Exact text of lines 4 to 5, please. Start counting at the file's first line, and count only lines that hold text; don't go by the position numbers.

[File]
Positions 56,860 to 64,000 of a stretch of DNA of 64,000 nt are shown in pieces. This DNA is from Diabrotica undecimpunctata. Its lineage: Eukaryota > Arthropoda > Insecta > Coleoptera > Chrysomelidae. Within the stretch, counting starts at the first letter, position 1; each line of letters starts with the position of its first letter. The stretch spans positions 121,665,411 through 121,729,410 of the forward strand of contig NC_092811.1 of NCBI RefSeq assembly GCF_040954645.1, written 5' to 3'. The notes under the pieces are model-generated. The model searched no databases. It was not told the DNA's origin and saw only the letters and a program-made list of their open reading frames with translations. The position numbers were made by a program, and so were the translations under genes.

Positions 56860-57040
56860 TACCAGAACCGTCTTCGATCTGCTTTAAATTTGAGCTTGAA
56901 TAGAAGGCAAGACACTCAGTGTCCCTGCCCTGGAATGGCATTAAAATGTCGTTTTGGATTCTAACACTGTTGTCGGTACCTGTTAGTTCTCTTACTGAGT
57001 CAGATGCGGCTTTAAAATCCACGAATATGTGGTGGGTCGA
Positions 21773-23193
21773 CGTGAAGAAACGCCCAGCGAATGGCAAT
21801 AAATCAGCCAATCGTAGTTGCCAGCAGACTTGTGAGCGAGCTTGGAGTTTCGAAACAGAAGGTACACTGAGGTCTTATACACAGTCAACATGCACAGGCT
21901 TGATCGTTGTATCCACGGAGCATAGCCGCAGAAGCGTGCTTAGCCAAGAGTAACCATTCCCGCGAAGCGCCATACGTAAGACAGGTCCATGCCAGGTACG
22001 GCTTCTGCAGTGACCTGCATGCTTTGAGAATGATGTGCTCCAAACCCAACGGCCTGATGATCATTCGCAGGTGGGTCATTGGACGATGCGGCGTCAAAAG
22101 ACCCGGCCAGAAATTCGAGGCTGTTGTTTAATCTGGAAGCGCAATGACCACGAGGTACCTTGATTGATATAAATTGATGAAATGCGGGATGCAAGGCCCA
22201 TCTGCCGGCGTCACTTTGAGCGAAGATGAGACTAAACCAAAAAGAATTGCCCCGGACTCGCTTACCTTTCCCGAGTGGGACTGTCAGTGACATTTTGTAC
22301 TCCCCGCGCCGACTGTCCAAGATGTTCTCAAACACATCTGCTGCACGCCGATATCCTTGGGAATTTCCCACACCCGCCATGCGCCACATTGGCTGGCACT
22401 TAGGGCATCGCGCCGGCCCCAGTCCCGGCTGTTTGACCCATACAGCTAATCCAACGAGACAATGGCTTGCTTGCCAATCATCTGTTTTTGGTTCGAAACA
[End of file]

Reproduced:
56901 TAGAAGGCAAGACACTCAGTGTCCCTGCCCTGGAATGGCATTAAAATGTCGTTTTGGATTCTAACACTGTTGTCGGTACCTGTTAGTTCTCTTACTGAGT
57001 CAGATGCGGCTTTAAAATCCACGAATATGTGGTGGGTCGA